In an article exploring the available options (all bad) on Iran, Michael Rubin asserts at the outset that “for President Obama and most of the American foreign-policy apparatus, a nuclear-weapons-capable Islamic Republic would be strategically untenable.”
While I’m pleased that Rubin is not among those on the right who have been excitedly preparing the ground for an Israeli attack on Iran — he clearly recognizes that such a strike, in addition to likely failing to achieve Israel’s goals, would have disastrous consequences for the region and for the U.S. — it seems to me that he avoids following his own good analysis to its logical conclusion, which is that, in the likely event that the Geneva talks fail to secure a substantial capitulation from Tehran on its nuclear program, we’re going to be looking at a policy of containing a nuclear-capable Iran.
I think we can see the consensus around this policy already forming. As I reported last week, Brookings Institution scholars Ken Pollack and Michael O’Hanlon, both hawkish supporters of the Iraq war, recognized containment, if somewhat grudgingly, as the least-worst option.
Yesterday, Fareed Zakaria voiced support for this policy, noting that “In fact, we are already moving toward a robust, workable response to the dangers of an Iranian nuclear program — one that involves sustained containment and deterrence”:
Iran’s rise has aroused suspicion in the Arab world. Many countries in the region are developing closer ties with the United States, including military ones. In the West, European nations worry about nuclear proliferation and are irritated with Iran’s deception and obstructionism. They have gotten tougher over the years in combating Iran and its proxies, and they are getting tougher at implementing some of the financial sanctions that target Iran’s elites. Even Russia and China, which have tried to maintain their ties with Iran, are conscious that they cannot be seen to be utterly unconcerned about proliferation and the defiance of U.N. resolutions. So they’ve allowed for some actions against the Iranian regime (and according to some reports were critical to the outcome of last week’s talks in Geneva).
All this means that Iran has become something of an international pariah, unable to operate with great latitude around the world. The country is in a box and, if well handled, can be kept there until the regime becomes much more transparent and cooperative on the nuclear issue. [...]
Deterrence worked with madmen like Mao, and with thugs like Stalin, and it will work with the calculating autocrats of Tehran. The Iranian regime has amply demonstrated over the past four months that it is interested in hanging on to power at all costs, jailing mullahs and ignoring its own clerical elite. These are not the actions of religious rulers about to commit mass suicide.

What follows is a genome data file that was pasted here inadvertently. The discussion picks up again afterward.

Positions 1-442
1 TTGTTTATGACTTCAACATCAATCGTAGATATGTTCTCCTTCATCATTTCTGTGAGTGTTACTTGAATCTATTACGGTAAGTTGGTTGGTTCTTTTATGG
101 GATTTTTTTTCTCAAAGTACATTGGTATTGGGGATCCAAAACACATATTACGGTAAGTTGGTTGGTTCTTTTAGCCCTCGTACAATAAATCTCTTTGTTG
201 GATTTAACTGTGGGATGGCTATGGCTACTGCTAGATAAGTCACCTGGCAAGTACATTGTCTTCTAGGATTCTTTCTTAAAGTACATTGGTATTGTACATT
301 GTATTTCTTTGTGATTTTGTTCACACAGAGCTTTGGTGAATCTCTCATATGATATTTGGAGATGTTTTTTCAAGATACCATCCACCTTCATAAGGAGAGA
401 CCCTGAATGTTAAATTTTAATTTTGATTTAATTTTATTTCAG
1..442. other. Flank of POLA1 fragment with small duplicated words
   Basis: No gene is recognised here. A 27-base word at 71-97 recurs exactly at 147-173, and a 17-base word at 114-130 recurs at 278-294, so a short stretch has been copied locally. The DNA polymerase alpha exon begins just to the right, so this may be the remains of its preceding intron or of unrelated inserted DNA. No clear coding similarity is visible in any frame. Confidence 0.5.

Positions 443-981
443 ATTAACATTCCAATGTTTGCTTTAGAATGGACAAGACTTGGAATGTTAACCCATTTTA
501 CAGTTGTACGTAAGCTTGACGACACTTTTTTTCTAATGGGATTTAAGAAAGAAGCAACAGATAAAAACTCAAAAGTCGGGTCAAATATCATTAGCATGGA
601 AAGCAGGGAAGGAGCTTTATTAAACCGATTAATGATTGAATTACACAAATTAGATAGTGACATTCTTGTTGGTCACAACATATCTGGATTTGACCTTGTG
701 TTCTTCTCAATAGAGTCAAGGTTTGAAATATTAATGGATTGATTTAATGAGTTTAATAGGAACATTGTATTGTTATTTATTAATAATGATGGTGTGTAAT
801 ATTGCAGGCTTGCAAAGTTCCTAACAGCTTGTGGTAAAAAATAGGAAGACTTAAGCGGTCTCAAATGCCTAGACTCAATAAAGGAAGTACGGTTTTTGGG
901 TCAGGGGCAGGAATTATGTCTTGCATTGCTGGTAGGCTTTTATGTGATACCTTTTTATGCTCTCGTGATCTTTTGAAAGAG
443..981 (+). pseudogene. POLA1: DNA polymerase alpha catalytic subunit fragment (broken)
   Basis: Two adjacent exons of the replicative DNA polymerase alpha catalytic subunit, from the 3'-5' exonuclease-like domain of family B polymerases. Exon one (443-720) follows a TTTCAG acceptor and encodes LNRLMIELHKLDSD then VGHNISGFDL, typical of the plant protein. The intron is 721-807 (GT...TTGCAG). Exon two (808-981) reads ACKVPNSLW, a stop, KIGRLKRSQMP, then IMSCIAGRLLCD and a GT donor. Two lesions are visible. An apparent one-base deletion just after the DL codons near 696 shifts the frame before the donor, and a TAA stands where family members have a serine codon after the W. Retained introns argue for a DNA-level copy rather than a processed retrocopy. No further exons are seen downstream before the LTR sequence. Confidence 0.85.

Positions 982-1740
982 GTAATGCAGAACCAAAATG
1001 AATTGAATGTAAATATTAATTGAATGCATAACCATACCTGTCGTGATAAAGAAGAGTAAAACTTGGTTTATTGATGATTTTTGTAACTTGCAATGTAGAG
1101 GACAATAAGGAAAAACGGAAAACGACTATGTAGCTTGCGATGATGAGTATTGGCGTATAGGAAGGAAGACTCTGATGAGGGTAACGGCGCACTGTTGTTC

We should not fear to negotiate with these rulers. We talked to the Soviet Union even as we implemented a far more extensive policy of containment toward Moscow.
While such historical comparisons shouldn’t be overplayed, the example of containment as practiced against the Soviet Union is helpful. It’s important to remember that the same sort of hysterical assertions currently being made about Iranian “irrationality” were also made about the Soviets. (It’s also worth noting that there was a school of U.S. national security thought that advocated cultivating an image of U.S. “irrationality and vindictiveness.” I didn’t say it was a good school.)
I’ve been glad to see the Helsinki Accords being referenced more frequently — most recently by Ray Takeyh and the Project on Middle East Democracy’s Andrew Albertson here. I also brought up the example of Helsinki last June in an L.A. Times exchange with Rubin. At the time they were signed, the accords were seen as a major victory for the Soviet Union (and decried as “appeasement” by American conservatives). Over the long term, however, they became part of a series of measures that worked to challenge and constrain a hostile power while also creating political space for dissidents who suffered under its rule — precisely what we should aim for with Iran.
Dealing with a nuclear Iran would of course be highly unfavorable, but that’s not the same as “strategically untenable.” I think the Obama administration is right to avoid discussing this option, but given that it is likely to be the least-worst one available, it’s important that we start talking about what the policy would look like.